Jurgen Klopp didn’t hold back on Gary Neville after the latter’s Liverpool comments. The boss got this one wrong – but we entirely understand.
We do hate to do this but Jurgen Klopp got it a little wrong when he went after Gary Neville last night. Though, at the same time, we get what he means.
Klopp on Neville
“I wish Gary Neville would be in a hot seat somewhere and not where the most money is,” he said after the game.
“He was at Manchester United where the most money was and now he’s at Sky where the most money is.
“Don’t forget that we have nothing to do with this. We are in the same situation like you all. We got the information yesterday and we still have to play football.”
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That came after Klopp condemned Leeds United fans for their attitude towards the Liverpool team bus.
“We are here, we are the face of the club and arrived here and Leeds fans shouted at us as though we made the decision but we didn’t,” he said.
Klopp is completely right – 100 per cent. He is not to blame, nor are the players and no one should criticise them.
We’re just not sure anyone has. In fact, Klopp trended on Twitter throughout the day as everyone anticipated his reaction to the ESL. Fans of all clubs supported him, waiting to hear his words.
What we got were slightly withdrawn, defensive comments. Klopp did say he was against the idea, though.
We think his defensive attitude came from a disconnect. The boss felt people were attacking him and the players when they said ‘Liverpool’. They weren’t.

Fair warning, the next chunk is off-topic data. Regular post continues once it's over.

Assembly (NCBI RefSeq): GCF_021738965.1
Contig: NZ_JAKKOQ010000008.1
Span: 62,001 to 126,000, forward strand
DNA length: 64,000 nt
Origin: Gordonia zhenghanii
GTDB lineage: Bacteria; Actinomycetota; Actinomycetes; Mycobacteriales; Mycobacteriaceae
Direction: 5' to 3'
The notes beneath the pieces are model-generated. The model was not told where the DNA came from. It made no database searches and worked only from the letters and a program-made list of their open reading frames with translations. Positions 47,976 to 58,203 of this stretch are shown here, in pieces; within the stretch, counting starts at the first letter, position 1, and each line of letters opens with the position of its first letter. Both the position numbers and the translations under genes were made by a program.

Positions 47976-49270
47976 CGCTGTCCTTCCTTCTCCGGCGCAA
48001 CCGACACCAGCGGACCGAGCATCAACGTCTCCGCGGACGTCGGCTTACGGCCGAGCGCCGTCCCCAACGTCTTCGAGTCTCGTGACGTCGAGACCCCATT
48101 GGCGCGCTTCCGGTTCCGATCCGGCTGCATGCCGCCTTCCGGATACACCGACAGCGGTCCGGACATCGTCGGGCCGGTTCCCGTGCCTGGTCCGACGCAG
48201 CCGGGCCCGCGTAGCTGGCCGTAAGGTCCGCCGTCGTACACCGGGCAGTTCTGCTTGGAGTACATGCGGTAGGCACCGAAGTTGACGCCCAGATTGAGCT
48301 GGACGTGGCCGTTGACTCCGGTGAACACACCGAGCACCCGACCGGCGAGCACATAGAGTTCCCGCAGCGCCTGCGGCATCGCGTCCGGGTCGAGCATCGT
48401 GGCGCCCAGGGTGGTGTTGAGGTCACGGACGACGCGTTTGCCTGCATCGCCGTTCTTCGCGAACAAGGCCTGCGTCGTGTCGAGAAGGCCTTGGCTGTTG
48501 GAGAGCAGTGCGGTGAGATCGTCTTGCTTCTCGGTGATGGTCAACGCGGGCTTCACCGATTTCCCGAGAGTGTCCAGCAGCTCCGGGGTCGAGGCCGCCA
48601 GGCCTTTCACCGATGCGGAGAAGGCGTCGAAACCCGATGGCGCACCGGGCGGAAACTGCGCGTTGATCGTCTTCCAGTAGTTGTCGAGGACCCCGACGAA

Neville, certainly, aimed his anger towards the club. That is, the people who own and run the club – not the people they employ. Similarly, Leeds United fans weren’t attacking the players, they were attacking the club.
But Klopp hits the nail on the head when he says he and the players are the face. They absolutely are and that’s why they got the shirts from Leeds, the anger of the Leeds fans and why so much attention surrounded the game.
FSG fail Klopp
And that simply must go down as a failure from FSG. They agreed to put that statement out on Sunday evening, less than 24 hours before a Liverpool match.
The Reds were the first of the 12 teams to play after the announcement. That meant the first figure from any of these clubs to get in front of a camera was Klopp – a man against the idea.
FSG failed Klopp in that regard, much as they’ve failed the fans and the game. They knew this would happen as they knew they’d be the first to play.
Not one of them has given a quote, let alone taken questions. They didn’t even attach quotes to the statement, leaving that to owners of Manchester United.
We understand Klopp’s anger, we understand his defensiveness. He feels he’s being attacked for something he didn’t do.
And that, entirely, is on FSG.